We wish tonight to thank the Board of Education for their kindness. They have at all times shown the greatest consideration for our interests and have acted, whenever possible, four our advantage. Their interest in the welfare of the school and the cooperation with the faculty has made our work and play in Adams High School much more efficient, helpful, and enjoyable.
To the friends and townspeople we also wish to express our appreciation for what they have done for us in maintaining this building with the necessary equipment for this school. And we also appreciate the interest they have taken in our progress and in this, our final success. And as we are leaving this school to go to others of higher learning or to go forth at once into the world, we will not forget the many kindnesses they have shown us and the help they have tended us.
Especially to the faculty do we extend our sincere gratitude for their helpfulness and kindness during the years which we have spent as high school students. They have guided us successfully to this goal by their unceasing and diligent efforts and for this guidance we owe to them our undying appreciation. No words, I feel, can express or gratitude to them.
We realize also that we are about to leave our fellow-students, some of whom we have known all through our school lives, some of whom we have known but a few years, and some of who we have known only a few months. In saying farewell to you may we also wish you success in the future. We hope that you may be able to graduate from this school with honors, greater than any classes have yet received, and to raise the standards of the school higher than they have ever been raised before. We have tried to do this, but if we have failed in any aspect, we ask you to overlook it, and to double your own efforts because of it.
We part tonight with no feelings in our hearts save joy at our success and high hopes for the future. We feel that the friendships we have formed will last throughout the years. And now the class of 1923 bids you one and all farewell.
ADVERTISERS IN THE 1923
In order of Appearance:
The Northern New York Trust Company, Watertown, NY
The Watertown Savings Bank: Woolworth Bldg., Watertown, NY
Cahill's Sporting Goods, Woodruff Archway, Watertown, NY
H. L. Richmond - Dentist, Adams, NY
M. Flansburgh Variety Store, Adams, NY
A. H. Castor, Liberty Street, Adams, NY
Farm Operating Equipment, - W. A. Mather, 30 Railroad St., Adams, NY
O. D. Green, Adams, NY Phone: 1 : : : : :
William S. Rice, Inc., Adams, NY
Central City Business School: Peck-Wartner Bldg, 438 Salina St., Syracuse, NY
Cain & Patrick
W. A. Waite & Sons, Adams, NY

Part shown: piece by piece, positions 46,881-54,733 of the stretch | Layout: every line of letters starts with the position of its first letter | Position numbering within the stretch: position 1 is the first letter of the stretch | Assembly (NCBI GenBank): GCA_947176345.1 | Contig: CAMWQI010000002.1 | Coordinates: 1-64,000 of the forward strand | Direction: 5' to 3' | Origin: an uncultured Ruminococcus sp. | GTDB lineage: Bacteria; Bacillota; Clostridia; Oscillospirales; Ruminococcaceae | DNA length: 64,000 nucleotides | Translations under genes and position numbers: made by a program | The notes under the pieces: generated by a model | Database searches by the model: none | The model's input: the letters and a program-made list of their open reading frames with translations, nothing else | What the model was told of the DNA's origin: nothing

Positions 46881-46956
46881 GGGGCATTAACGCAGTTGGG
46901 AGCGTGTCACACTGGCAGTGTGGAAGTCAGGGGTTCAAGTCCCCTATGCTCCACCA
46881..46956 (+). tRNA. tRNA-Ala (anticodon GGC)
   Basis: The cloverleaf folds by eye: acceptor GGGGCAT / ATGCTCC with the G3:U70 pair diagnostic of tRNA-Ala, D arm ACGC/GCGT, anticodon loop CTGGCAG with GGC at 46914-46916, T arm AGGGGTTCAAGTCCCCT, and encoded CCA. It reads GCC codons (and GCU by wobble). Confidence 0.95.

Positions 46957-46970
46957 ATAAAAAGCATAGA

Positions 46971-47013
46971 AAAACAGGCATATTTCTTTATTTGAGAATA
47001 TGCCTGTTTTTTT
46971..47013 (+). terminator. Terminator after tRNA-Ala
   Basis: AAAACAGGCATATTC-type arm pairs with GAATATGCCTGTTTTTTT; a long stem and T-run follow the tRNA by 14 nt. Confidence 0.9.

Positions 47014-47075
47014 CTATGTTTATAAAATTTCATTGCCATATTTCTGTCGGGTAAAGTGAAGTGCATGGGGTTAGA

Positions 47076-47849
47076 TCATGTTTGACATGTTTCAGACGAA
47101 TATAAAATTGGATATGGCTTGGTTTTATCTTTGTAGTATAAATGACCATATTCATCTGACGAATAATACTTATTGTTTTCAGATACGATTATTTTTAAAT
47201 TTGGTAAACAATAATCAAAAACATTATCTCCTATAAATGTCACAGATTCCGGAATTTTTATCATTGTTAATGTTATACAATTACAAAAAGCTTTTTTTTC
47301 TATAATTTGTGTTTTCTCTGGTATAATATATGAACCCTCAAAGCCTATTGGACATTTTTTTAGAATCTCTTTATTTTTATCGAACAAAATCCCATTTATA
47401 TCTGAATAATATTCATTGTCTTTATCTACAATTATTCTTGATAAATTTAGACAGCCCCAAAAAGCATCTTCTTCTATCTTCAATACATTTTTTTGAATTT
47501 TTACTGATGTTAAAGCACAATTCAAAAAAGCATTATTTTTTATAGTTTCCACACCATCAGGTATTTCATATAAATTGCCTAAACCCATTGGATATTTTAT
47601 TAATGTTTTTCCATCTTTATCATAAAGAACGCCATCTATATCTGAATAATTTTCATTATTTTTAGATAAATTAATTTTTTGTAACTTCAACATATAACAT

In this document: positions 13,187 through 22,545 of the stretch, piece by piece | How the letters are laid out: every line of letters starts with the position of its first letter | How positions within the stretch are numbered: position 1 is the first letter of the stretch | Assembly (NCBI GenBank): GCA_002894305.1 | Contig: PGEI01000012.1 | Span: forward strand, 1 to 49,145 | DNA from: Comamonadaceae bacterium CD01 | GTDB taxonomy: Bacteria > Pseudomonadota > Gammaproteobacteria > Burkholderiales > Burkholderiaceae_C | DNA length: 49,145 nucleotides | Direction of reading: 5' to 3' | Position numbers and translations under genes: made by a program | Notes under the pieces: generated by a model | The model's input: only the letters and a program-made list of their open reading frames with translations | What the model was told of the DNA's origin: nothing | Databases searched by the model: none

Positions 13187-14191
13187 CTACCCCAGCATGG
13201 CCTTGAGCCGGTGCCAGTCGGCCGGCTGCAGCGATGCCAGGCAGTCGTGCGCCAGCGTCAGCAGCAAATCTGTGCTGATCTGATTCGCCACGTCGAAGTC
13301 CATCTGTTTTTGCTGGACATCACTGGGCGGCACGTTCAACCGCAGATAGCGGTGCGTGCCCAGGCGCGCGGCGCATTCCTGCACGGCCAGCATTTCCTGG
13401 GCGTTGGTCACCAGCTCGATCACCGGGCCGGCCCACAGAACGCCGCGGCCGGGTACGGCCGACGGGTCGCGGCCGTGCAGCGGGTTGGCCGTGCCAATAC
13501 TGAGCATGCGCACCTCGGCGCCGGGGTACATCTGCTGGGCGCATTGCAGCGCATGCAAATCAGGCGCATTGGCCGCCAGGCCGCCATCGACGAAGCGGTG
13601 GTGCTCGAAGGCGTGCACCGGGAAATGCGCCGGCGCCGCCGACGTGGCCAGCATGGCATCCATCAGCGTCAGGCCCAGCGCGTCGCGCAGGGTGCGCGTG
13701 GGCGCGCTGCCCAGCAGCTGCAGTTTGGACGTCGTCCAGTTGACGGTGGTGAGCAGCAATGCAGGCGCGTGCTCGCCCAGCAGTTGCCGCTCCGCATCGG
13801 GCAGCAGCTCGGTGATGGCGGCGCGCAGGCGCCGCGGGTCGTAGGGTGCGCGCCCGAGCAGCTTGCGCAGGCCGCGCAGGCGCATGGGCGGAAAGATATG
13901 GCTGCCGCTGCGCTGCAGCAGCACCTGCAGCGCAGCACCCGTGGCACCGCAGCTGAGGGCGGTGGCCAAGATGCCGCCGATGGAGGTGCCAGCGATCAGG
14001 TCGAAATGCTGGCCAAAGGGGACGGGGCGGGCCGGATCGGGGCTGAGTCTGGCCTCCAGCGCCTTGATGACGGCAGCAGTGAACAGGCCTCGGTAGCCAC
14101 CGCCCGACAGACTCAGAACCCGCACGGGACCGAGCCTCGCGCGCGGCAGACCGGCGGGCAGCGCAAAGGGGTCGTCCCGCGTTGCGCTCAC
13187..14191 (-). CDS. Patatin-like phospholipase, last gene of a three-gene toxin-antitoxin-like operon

Good Things To Eat - Larkin & Toleman Proprietors
Herbert B. Gerow - The Insurance Man, Adams NY Phone: 182
Dodge Brothers Motor Vehicles - G. A. Chamberlain, Adams, NY
C. B. Grimshaw, Adams, NY Phone: House - 111 Store - 22
The Smart Shop, Adams, NY
Masonic Opera House, Adams, NY - C. M. Patten Mgr. Phone: 1500
P. J. Leonard I C. s. Agent 228 Woolworth Bldg., Watertown, NY
Aaron Belloff Department Store, Adams, NY Phone: 117F2
A. J. Pooler & Son Domestic Bakery, Adams, NY
C. H. Kenyon & Sons - Insurance, Adams, NY Phone: 53
Northern Business School, Smith Building, Watertown, NY
Scott & Whittier - Victor Victrolas and Edison Phonographs, Adams NY Phone: 63
Overland and Buick Motor Cars - Shelmidine & Moore Auto Co., Adams, NY Phone: 110
F. E. Wright & Co. Phone: Office - 98 Residence - 150
The Citizens Trust Company, Adams, NY 4 per cent. paid on Interest Deposits
Dr. H. E. Tyler - Dentist, Adams, NY
Gomer Davis, Adams Center, NY
F. A. Stell Clothing, Adams, NY
Snyder's Shoe Store
J. W. Hughes & Company Wholesale and Retail Grocers, Adams, NY
The Adams Book Store - R. S. Rhodes Phone: 5
Adams Coal Co. Branch at Henderson Harbor, NY
John Sinclair & Son Insurance
M. J. Maxwell Dealer in High Class Farm and Draught Horses
Preston & Dillabaugh, Adams, NY
Adams Electric Co., Adams, NY
Quality Clothes Shop - Henry H. Sias, Adams NY
Rochester Business Institute, 172 Clinton Avenue South
Corse Press, Sandy Creek, NY
Jefferson County Journal - W. J. Allen Publisher
D. Greenley & Sons Chevrolet Motor Cars, Adams, NY
Mather & Grow, Inc., Adams, NY
Weldon's cash Store
Giovo Bros. Fine Candies, Fruit and Ice Cream, Adams, NY
Hodge & Smith, Adams Center, NY
F. S. Lyman, Adams, NY
Huested's Studio, Adams, NY
A. L. Rice, Inc.
Adams High School - Opens Sept. 4, 1923
Edward W. Clark & Company - The Rexall Store, Adams, NY
Anson Zufelt Groceries and Fruits, Adams, NY Phone: 206
Farmers National Bank, Adams, NY
F. A. Empsall Co., Watertown, NY
James R. Miller Co, Watertown, NY